Hide this

Results from Google Books

Click on a thumbnail to go to Google Books.

Hogfather by Terry Pratchett

Hogfather (original 1996; edition 1997)

by Terry Pratchett

MembersReviewsPopularityAverage ratingMentions
7,69284438 (4.07)299
Authors:Terry Pratchett
Info:Corgi Adult (1997), Paperback
Collections:Your library
Tags:Fantasy, Humour, Discworld

Work details

Hogfather by Terry Pratchett (1996)

Recently added byprivate library, simd, D.ThoursonPalmer, leefitzy, Alcohoptimist, zlmc, devilwrites
  1. 80
    The Long Dark Tea-Time of the Soul by Douglas Adams (MyriadBooks)
    MyriadBooks: Tea-Time, "Te-ah-tim-eh;" old gods, new jobs...
  2. 92
    The Eyre Affair by Jasper Fforde (Merriwyn)
    Merriwyn: If what you love about Pratchett is the combination of humour and the wealth of cultural and intertextual references then Jasper Fforde should be right up your street. Set in an alternate world, The Eyre Affair is funny and clever, referencing swathes of western literature and literary history, and exploring complex and interesting ideas in the best tradition of humourous fantasy.… (more)
  3. 20
    Barking Mad: A Reginald Spiffington Mystery by Jamieson Ridenhour (ChillnND)
    ChillnND: I'm a big fan of Terry Pratchett style comedy fantasy and I found Barking Mad to be not dissimilar in its level of wit and humor. Barking has maybe slightly less social commentary than a Pratchett novel but aims a bit more at good-natured parody of Agatha Christie's and similarly styled mysteries. I looked forward to every minute of reading it and hope the author gives us some more Spiffington mysteries.… (more)
  4. 00
    Fisher of Devils by Steve Redwood (mjcj)
    mjcj: If you love Pratchett, you will love this.

Sign up for LibraryThing to find out whether you'll like this book.

No current Talk conversations about this book.

» See also 299 mentions

English (81)  Polish (1)  Hungarian (1)  Spanish (1)  All languages (84)
Showing 1-5 of 81 (next | show all)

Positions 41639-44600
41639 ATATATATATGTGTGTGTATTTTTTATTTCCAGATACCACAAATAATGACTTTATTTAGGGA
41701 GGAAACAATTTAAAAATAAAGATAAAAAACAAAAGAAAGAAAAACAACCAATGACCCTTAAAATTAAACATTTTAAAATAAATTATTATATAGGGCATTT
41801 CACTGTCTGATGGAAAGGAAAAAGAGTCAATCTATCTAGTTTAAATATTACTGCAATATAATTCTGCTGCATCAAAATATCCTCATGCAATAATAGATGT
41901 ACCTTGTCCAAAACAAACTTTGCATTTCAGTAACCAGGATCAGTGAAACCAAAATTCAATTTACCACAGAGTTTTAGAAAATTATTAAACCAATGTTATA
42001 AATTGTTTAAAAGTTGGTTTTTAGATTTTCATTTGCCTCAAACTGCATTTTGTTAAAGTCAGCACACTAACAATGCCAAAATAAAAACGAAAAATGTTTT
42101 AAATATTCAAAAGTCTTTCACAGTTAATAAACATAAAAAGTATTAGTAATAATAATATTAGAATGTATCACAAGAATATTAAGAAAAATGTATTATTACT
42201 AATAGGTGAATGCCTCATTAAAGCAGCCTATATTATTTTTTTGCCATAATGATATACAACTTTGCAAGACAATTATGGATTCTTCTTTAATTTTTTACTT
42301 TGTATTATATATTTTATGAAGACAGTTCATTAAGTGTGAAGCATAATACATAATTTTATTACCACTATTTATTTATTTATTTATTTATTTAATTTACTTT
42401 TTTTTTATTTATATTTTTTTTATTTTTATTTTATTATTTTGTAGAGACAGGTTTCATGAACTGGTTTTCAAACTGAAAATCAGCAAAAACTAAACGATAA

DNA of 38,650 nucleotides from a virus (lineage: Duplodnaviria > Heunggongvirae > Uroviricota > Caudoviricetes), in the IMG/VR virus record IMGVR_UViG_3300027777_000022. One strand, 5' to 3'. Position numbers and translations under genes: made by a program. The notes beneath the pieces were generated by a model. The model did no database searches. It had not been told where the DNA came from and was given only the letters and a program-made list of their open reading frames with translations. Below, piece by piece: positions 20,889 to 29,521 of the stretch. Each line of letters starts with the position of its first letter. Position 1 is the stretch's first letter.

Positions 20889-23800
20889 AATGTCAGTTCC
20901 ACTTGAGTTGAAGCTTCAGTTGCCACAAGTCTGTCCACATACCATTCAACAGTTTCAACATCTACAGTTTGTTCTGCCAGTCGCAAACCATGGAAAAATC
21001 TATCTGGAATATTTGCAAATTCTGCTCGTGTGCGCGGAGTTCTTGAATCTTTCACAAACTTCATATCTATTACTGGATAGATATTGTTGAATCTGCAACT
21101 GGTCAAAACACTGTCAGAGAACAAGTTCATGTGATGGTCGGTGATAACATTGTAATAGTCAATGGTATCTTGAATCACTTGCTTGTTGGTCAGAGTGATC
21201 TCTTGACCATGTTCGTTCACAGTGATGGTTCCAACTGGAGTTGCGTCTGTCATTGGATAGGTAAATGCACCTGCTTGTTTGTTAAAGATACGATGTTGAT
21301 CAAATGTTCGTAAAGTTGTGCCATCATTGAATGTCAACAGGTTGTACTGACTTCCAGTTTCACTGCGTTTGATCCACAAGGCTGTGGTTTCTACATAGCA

I registered a book at BookCrossing.com!
  JosieRivers | Dec 28, 2014 |
It was the night before Hogswatch. All through the house... one creature stirred. It was the mouse.

Who would want to hurt the Hogfather? One of Discworld's most beloved icons! And yet the worst has happened. It has left a whole lot of belief lying around and the world is starting to unravel at an alarming rate. Drastic measures must be taken. It's up to Death and his granddaughter Susan to figure this mess out.

Hogfather is the 20th Discworld book and the 4th in the Death series. It's Christmas, Discworld style. In true Pratchett form it is also about a lot more than just the holiday times. This book explores the nature of belief and what it is to believe. Belief is part of what makes us human. It is not a story about needing to believe because it's the holidays but more how humans choose to believe to make sense of the world, how that belief is woven into the fabric of our existence. How it allows us to define abstract concepts like justice, mercy, duty. Some of the conversations between Death and Susan at the end of the book are pretty deep.

That said, the book is hilarious! Daft old wizards, the thinking machine Hex, the Tooth Fairy, Death, Death of Rats, Susan - such an awesome cast of characters! Death filling in for the Hogfather is both fascinating and laugh out loud funny. Susan has become another of my favorite Discworld characters. And she sure wields a mean poker. ( )
  Narilka | Dec 23, 2014 |
OK, Terry Pratchett is clever as hell. And I laughed out loud several times while reading this book. But man, I couldn't wait for it to end. The action is a mess and there are too many characters all going about their miscellaneous business, without nearly enough clues (unless I slept through them) as to how it all pulls together. Some of the characters were brilliant, but they need to be spread out a little. By the time I reached the end of all that relentless cleverness, I felt a little like the Oh god of Hangovers myself. Or maybe the Toothache Fairy. Too much, Terry, too much.

Review written 12-27-10 ( )
  laytonwoman3rd | Dec 8, 2014 |
My first Pratchett book. I enjoyed it very much. I read it during the Christmas season. I still can't decide whether I should be offended, as a Christian, or not. Not, I think. The main message seems to me, to be the same as The Miracle on 34th Street, which is, imagination is essential to our condition of being human. Only this is said with wry, twisty, dark humor. Very fun. ( )
  MrsLee | Oct 23, 2014 |